August 24, 2015

FullSizeRender[3]Today I am giving you a recipe that is a little different. It’s for bug spray (not so tasty..). I’m down to the single digits now before I leave for Bali for my Yoga Teacher Training so I’m making sure I’ve got all my basics covered. I’m currently detoxing to make sure I’m feeling 100% and am sorting out any cravings (using my detox program), I’ve sorted out my massive supply of coconut oil to use as my sunscreen, conditioner, and moisturiser (key to packing is taking multi-use items and coconut oil is so versatile!), I’ve got my bag pretty much packed (when did I become my mother??), and I’ve been making up homemade natural insect repellent.


The thing I like about the recipe I am using is that it not only repels bugs and creepy crawlies, but it also doubles up as a skin soother. Most bug sprays out there are loaded with nasty chemicals and can leave you feeling greasy, stinky, and like a walking toxic mess.


One of the most common nasty bug spray ingredients is a chemical called DEET. According to the site ‘Green Your Body’ DEET is:

“One of the most widely used ingredients in store-bought conventional bug sprays for personal use is N,N-Diethyl-m-toluamide, or DEET, as it’s commonly known. DEET, which is designed to repel, rather than kill, insects. DEET is used by an estimated one-third of the US population each year. Although DEET is approved by the US Environmental Protection Agency (EPA), it is a known eye irritant and can cause rashes, soreness, or blistering when applied to the skin. Additionally, DEET has been linked to neurological problems; according to the EPA, at least 18 different cases of children suffering adverse neurological effects, as well as the deaths of two adults, have been associated with DEET. Researchers at Duke University Medical Center have found that DEET causes diffuse brain cell death and behavioral changes in rats.

DEET has been shown to have a negative impact on wildlife and water sources in production and during use. DEET is toxic to birds and aquatic life. DEET has been found in approximately 75 percent of U.S. water sources, including the Mississippi River.”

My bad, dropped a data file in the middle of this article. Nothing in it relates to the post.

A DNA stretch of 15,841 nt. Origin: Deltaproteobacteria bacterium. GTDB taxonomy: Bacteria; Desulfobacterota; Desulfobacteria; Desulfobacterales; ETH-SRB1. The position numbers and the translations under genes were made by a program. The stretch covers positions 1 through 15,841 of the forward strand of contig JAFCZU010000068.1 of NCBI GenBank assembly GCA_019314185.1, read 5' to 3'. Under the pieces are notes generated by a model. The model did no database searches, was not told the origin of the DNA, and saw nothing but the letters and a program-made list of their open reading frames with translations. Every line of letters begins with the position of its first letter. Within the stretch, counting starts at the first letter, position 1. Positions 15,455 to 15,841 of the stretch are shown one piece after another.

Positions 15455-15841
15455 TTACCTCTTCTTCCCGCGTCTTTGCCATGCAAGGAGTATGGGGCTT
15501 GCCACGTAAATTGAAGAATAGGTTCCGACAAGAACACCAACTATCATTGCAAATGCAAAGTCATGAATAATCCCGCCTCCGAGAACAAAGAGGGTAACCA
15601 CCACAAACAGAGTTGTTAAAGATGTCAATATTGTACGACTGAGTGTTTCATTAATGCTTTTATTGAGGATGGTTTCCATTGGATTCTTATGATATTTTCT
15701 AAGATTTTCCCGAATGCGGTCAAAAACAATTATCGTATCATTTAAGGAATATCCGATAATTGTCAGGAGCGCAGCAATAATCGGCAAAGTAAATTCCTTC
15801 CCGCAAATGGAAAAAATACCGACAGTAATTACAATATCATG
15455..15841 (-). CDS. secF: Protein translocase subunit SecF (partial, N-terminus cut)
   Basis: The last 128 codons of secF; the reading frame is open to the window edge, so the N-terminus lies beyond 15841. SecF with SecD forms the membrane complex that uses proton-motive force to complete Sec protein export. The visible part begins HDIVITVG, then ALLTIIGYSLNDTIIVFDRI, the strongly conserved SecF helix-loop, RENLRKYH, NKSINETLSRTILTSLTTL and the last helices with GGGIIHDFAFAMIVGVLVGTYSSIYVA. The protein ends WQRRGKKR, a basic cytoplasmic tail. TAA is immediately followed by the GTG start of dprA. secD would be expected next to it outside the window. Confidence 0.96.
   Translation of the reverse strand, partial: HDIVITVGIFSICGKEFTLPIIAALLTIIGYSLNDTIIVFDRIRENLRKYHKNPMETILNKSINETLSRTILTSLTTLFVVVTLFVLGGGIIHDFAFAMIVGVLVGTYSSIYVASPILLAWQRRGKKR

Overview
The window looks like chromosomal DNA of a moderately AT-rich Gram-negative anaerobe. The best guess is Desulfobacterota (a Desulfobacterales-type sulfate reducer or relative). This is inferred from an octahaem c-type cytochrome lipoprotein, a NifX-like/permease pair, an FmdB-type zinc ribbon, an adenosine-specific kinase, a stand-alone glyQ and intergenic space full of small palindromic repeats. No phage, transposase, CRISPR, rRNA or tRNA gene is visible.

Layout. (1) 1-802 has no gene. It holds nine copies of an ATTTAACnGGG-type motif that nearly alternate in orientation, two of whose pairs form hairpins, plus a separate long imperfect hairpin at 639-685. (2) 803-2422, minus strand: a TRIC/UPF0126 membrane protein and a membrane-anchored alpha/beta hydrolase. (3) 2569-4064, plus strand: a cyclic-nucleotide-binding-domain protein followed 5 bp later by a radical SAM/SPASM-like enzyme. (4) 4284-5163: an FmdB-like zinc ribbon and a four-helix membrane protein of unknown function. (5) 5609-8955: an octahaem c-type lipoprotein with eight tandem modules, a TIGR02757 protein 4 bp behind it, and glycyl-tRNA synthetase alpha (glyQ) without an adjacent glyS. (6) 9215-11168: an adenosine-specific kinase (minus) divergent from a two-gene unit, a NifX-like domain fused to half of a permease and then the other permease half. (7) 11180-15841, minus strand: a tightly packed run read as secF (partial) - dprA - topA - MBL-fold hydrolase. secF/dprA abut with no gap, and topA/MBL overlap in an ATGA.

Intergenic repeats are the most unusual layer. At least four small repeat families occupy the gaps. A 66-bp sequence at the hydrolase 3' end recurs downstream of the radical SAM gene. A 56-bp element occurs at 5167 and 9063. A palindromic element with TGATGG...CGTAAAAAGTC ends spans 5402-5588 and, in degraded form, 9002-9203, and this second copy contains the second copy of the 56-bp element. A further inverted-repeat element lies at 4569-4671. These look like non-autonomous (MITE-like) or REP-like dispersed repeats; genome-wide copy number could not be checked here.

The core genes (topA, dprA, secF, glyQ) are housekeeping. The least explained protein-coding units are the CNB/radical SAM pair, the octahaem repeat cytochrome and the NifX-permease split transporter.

Thankfully this recipe is all natural so you get to avoid any chemical shit-storms.


This recipe uses witch hazel as the main base to help it stick to your skin (you cant actually feel it all over you though which is nice compared to normal sprays). Witch hazel has natural cleansing and healing properties and so many different uses, but in regards to how it benefits your skin (as that’s where this recipe lends it to end up) some of the benefits include: it works as a skin toner as it removes excess oil from the skin, helps heal acne and blemish prone skin, fades bruises, helps soothe any bug bites/itches and helps ease sunburn (I wish I had discovered this sooner!).


Then the recipe uses certain essential oils which help ward off the bugs. For my mix I like a combination of tea tree and lavender as I find these smells work well together, they soothe my skin, and I love the smell of them. Other oils that helps ward of the bugs are Rosemary, Citronella, Clove, Eucalyptus, Cedar, Lemongrass, Catnip, and Mint.


So moving on to actually making this you will need:

  • Witch hazel (you can pick this up cheap at chemists) – you can also use vodka if you cant access witch hazel and for those of you who are really brave and don’t care about smelling a little vinegary you can sub this for apple cider vinegar to make it even more potent (although I am in a group of 20 odd people and don’t want to be singled out as the smelly kid).
  • 50+ drops of your essential oil mix – the more you use the stronger it is.
  • Water (distilled or boiled and cooled if possible)
  • Spray Bottle



How to:

  1. Pour in to a spray bottle (I am also filling the witch hazel bottle up as back up supplies) the base of witch hazel and water. The ratio of witch hazel to water can be anywhere from 50:50 onwards. Because the bugs (and humidity) are in rich supply in Bali I made mine 80:20 (witch hazel: water – to help make it more sticky).
  2. Then add your combination of essential oils. For this blend in my 70 ml spray bottle I put 25 drops of tea tree and 25 drops of lavender – in the larger 200ml bottle I put 40 of each
  3. Leave a little space in the bottles so you can shake it up as the oil does tend to stay at the top.


 Spray spray spray!


Natural beauty solutions are a must for me and my sensitive skin (there is a whole module on it in this!) – get on this simple recipe and let me know your essential oil combos that you use.


With love,